In The Know: Tax Day 2022 | Some races already decided without a vote | Investing in crime prevention | More

In The KnowIn The Know is your daily briefing on Oklahoma policy-related news. Inclusion of a story does not necessarily mean endorsement by the Oklahoma Policy Institute. Some stories included here are behind paywall or require subscription. OK Policy encourages the support of Oklahoma’s state and local media, which are vital to an informed citizenry. Subscribe to In The Know and see past editions.

New from OK Policy

Tax Day 2022–The view from VITA (Guest Post): In the past, I’ve written Tax Day articles for OK Policy about a world without taxes. This year I’m celebrating Tax Day by describing my work helping dozens of Oklahomans file their federal and state income taxes through the VITA (Voluntary Income Tax Assistance) program. During my volunteer work here, I’ve seen first-hand the essential role that refundable tax credits play in the well-being of low-income Americans of all ages and the need for a more nuanced approach to tax policy for senior citizens. [Paul Shinn / OK Policy

Oklahoma News

Nearly half of Oklahoma legislative races already are decided without a vote: Hundreds of thousands of Oklahoma won’t have a say in selecting their state senator or representatives this year. Of the 125 legislative seats on the 2022 ballot, 44% have already been decided. Fewer than one-third will be contested in November. [Oklahoma Watch

  • Open races could determine future of State Senate [NonDoc
  • Democracy Watch: There’s Even Fewer Contested Elections in Oklahoma [Oklahoma Watch
  • Who is and isn’t running for the Oklahoma Legislature in 2022? What you should know [The Oklahoman

Column: Oklahoma’s juvenile justice system fails families in crisis: Recently, the Oklahoma Policy Institute released an analysis of the state’s youth justice system and suggested reforms, including providing legal counsel and eliminating fees and fines. I participated in a panel to share my experience as a parent of justice-involved youth. [Opinion / Tulsa World

Report from OK Policy: Better Tomorrows reviews the historical context for Oklahoma’s youth justice system, examines contemporary processes and actors within the system, and recommends a series of reforms that can help achieve better outcomes for justice-involved children and their families.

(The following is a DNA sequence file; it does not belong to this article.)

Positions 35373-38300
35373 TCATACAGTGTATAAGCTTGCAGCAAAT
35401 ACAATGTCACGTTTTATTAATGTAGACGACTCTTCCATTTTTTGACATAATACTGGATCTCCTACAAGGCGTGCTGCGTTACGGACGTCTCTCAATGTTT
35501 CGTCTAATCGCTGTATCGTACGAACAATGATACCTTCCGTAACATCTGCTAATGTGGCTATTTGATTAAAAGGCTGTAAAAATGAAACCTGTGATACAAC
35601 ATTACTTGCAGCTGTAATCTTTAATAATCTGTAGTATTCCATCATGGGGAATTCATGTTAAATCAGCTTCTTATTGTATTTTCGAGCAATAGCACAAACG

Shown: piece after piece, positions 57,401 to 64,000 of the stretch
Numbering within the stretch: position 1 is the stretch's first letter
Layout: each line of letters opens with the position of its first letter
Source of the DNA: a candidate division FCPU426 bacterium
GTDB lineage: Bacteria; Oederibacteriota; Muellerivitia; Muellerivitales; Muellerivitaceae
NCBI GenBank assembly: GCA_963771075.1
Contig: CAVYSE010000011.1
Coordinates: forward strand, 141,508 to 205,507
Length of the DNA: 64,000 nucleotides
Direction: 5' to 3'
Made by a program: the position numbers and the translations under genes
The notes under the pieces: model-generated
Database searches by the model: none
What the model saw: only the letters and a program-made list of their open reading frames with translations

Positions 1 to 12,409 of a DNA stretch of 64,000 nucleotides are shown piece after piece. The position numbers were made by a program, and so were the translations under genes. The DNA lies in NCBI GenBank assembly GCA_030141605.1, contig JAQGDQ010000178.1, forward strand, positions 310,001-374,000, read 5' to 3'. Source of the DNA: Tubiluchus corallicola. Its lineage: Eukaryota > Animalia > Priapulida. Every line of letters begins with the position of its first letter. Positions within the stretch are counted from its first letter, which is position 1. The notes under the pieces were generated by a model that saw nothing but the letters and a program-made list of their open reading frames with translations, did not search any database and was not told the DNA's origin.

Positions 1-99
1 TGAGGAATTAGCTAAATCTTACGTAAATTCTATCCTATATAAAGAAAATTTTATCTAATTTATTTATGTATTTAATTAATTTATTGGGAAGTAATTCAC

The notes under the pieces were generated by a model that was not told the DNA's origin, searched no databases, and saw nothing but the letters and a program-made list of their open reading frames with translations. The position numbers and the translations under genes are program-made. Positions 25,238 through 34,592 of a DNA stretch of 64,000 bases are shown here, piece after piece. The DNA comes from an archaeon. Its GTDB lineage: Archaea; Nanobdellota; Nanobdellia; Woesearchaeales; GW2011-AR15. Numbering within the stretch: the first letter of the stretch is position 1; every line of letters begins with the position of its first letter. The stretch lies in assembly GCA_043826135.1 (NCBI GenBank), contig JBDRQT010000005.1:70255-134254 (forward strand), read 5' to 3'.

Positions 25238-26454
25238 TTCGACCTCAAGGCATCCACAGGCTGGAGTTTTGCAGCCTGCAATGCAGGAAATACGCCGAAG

‘We never made that investment’: Oklahoma mass release report prompts call for program funding: Criminal justice reform advocates are calling on the state to invest more in crime prevention, substance abuse programs and mental health treatment after newly released data showed nearly half of prisoners released under a recent mass commutation have been rearrested. “We really have to be investing in crime prevention, and for populations like these, Oklahoma needs to build a comprehensive re-entry system,” Damion Shade, justice and economic mobility project manager for the Oklahoma Policy Institute, said. [The Oklahoman

Previously from OK Policy (2021): Voters still waiting for SQ 781’s investments in mental health, substance use disorders

State Government News

Former cabinet secretary sues state over open records: One of Gov. Kevin Stitt’s former cabinet secretaries has sued the Oklahoma Tax Commission alleging violations of open records laws. David Ostrowe is Stitt’s former secretary of digital transformation and administration. He resigned the post in 2021 after a multi-county grand jury indictment alleging bribery was dismissed against him. [Tulsa World

Lawmaker who pushed for turnpike expansion has subcontracted road projects while in office: The author of legislation that urged the Oklahoma Turnpike Authority to extend the Kickapoo Turnpike in the Arcadia Lake area is himself a road builder who while in office worked as a subcontractor on multiple state highway projects. [The Oklahoman

Oklahoma Supreme Court approves new transportation funding plan: No one objected, and there was no legal reason to say no: so reads the Oklahoma Supreme Court’s stated reasoning for its decision to approve a new funding mechanism for state transportation projects. [The Journal Record

Swadley’s whistleblower alleges overcharges, excessive fees in Oklahoma tourism deal: On Dec. 7, 2021, State Auditor Cindy Byrd’s Office received an email through its anonymous whistleblower site that stated: “As a former employee of Swadley’s Smoked Meats I was asked by Brent Swadley to ‘find him more money from the OTRD because they were low on money and needed to get ours first.'” [The Oklahoman

Oklahoma educators weigh in on bills moving forward: A dozen education bills are moving forward this week after Thursday’s legislative deadline. As school districts work to recruit teachers, lawmakers are doing their part to incentivize educators to stay in Oklahoma. [KTUL]